New industrial policy proposes production of photovoltaic cells in Brazil

Brazil’s new industrial policy, launched this Tuesday (22), with guidelines for the period from 2024 to 2026 and which includes a series of objectives that the country must achieve until 2033, contains in its content some important issues for the manufacturing sector. solar energy.

In an interview with Canal Solar, Adalberto Maluf, secretary of the MMA (Ministry of Environment and Climate Change), highlights the main points that encompass the photovoltaic sector in the new national policy, whose main objective is to resume the role of public power as a tool for the development of the industry.

According to the secretary, the initiative has a strong focus on promoting renewable energies and fostering the bioeconomy. Within this structure, one of the first programs is the creation of a national cyberinfrastructure, financed with resources from the FNDCT (National Fund for Scientific and Technological Development).

In total, more than R$ 335 million will be allocated so that Brazilian companies can expand their technological domain in the renewable energy production chain, with special focus on solar photovoltaic and wind energy.

“We also have some programs within the energy transition mission, the first of which is Energias da Amazônia, which focuses on the decarbonization of isolated systems, in which most of this generation is produced with diesel,” he said. .

“So, decarbonization would come from making isolated solar systems with hybrid systems, especially associated with storage, which is one of the areas that the Government believes has enormous growth potential,” highlighted the secretary.

Another novelty that he highlighted was in relation to PADIS (Program to Support the Technological Development of the Semiconductor Industry). Maluf explains that the program has been expanded to include new semiconductor components and devices.

“This is a long-standing demand from the entire industry to resolve some of the distortions that existed. Those who imported directly had REIDI and did not pay PIS/COFINS, while those who manufactured locally bought some of these inputs with PIS/COFINS (…) Another 2.1 billion are expected for tax exemptions that will be made within the program,” highlighted the secretary. .

The professional also commented during the interview that Brazil also extended the deadline for these incentives until December 2026 and also for other direct and indirect actions to attract investments in chip manufacturing, projects, raw materials and inputs.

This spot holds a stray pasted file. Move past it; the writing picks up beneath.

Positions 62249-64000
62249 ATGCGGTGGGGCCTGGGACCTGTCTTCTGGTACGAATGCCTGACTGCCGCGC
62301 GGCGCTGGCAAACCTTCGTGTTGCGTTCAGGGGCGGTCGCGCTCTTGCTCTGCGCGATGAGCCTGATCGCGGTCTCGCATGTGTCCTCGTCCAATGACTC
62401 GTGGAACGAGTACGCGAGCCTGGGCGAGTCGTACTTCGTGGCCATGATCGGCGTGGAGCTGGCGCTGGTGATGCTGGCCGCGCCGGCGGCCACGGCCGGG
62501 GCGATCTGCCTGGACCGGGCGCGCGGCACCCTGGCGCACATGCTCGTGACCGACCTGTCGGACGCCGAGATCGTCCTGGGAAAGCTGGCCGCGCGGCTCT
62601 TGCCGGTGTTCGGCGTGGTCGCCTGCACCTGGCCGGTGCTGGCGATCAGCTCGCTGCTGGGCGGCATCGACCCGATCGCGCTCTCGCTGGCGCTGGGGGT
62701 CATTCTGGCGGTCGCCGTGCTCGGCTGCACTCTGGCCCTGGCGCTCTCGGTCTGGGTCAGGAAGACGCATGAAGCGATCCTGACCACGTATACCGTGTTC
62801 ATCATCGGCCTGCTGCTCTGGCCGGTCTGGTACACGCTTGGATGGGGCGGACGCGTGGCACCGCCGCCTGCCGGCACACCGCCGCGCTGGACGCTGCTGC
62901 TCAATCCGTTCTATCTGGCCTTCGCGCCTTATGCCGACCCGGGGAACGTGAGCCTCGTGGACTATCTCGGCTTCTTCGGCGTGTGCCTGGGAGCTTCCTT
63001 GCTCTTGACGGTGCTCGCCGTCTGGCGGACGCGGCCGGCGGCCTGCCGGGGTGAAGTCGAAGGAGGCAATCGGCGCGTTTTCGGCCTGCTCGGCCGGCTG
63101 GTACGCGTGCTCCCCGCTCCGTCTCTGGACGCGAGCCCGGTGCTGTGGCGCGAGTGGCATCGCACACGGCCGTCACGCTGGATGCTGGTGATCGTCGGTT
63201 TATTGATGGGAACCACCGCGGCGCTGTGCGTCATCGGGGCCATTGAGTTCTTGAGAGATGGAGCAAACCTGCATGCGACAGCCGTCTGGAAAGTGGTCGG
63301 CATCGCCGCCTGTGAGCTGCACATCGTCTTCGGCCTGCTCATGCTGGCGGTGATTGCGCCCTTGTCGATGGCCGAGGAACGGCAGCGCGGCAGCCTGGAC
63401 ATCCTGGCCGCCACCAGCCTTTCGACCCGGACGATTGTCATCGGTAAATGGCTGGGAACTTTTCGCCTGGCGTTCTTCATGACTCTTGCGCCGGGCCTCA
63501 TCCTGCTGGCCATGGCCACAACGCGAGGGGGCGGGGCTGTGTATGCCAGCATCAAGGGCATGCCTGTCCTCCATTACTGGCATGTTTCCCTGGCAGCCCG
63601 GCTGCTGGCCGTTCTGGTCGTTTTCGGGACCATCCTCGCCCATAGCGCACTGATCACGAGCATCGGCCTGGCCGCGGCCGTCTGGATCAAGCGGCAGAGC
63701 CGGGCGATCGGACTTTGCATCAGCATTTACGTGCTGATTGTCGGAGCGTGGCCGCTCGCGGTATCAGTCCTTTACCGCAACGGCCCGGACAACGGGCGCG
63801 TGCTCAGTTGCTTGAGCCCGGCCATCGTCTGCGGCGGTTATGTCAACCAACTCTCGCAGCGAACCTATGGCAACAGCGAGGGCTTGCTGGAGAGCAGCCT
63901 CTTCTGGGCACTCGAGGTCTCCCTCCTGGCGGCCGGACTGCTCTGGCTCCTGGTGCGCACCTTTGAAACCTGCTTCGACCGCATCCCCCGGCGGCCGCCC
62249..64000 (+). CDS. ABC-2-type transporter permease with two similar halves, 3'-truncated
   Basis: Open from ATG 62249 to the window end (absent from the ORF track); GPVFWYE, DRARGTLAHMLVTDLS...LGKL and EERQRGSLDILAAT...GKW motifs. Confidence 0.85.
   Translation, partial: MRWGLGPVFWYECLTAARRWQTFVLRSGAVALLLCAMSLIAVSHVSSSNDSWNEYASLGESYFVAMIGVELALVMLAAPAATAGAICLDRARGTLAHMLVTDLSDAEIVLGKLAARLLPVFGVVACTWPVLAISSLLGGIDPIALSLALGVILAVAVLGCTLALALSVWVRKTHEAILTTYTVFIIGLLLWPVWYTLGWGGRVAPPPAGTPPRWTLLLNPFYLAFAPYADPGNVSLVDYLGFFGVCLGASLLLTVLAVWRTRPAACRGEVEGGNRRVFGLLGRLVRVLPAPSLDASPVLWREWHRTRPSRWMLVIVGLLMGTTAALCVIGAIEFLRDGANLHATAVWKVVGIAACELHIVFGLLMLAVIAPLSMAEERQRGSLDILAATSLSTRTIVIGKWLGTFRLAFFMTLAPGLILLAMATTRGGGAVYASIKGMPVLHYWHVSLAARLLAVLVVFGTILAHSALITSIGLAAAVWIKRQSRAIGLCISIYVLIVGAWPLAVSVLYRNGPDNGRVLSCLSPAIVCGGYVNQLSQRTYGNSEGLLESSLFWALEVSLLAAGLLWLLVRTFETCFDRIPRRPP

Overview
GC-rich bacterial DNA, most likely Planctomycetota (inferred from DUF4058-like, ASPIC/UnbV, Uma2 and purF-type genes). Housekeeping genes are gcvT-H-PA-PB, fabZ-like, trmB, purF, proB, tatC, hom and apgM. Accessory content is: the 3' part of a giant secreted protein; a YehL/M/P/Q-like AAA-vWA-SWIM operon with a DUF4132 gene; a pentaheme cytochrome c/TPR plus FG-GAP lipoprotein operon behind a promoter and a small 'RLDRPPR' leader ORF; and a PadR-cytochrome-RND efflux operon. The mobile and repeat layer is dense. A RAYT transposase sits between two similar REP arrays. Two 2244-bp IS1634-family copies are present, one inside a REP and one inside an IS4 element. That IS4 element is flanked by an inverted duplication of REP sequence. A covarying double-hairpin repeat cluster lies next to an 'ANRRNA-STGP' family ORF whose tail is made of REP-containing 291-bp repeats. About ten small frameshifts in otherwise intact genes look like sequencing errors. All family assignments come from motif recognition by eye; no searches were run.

“This is one of the areas in which the Government intends to invest and the main objective is to bring the production of (photovoltaic) cells here. So, today several areas of the Government are together trying to make this possible,” he guaranteed.

Another item within the public procurement axis mentioned by Maluf was the Government’s initiative to include photovoltaic solar energy in the Minha Casa Minha Vida works, a measure approved by deputies and senators last year with Law 14,620/23.

“The Government estimates that the country could have at least 2 GW of photovoltaic solar energy in Minha Casa Minha Vida alone. And, for the first time, it requires local content and a margin of preference also in purchases that are located within the PAC (Growth Acceleration Program),” he commented.

Finally, another area that involves the solar energy sector mentioned by the secretary is the development of research and financing, with non-refundable lines. That is, financial resources granted without any requirement for future profitability.

This type of financing is granted to national, public or private, non-profit scientific and technological institutions for the execution of scientific and technological development projects, research infrastructures, as well as human resource training.

The mechanisms and criteria for evaluation, qualification and selection of projects are defined by Finep (Financing of Studies and Projects), according to guidelines and strategic topics defined in the deliberative bodies related to the origin of resources and having plans and policies as parameters. of the federal government.

Projects can only be carried out by institutions, in groups or in cooperation with companies. “We will have non-refundable resources for the development of renewable components and equipment with a focus on solar, wind and hydrogen,” concluded Maluf.

The new industrial policy launched this week specifically targets six areas: agribusiness; bioeconomy; healthcare industrial complex; infrastructure, sanitation, housing and mobility; digital transformation; and defense technology.

The proposal was prepared last semester by the CNDI (National Council for Industrial Development), made up of members from 23 ministries and 50 representatives of productive sectors.

During the presentation of the new plan, it was also reported that R$ 300 billion in financing will be made available until 2026 and that the amount will be administered, above all, by the BNDES (National Bank for Economic and Social Development).

Henrique Hein

Henrique Hein, Canal Solar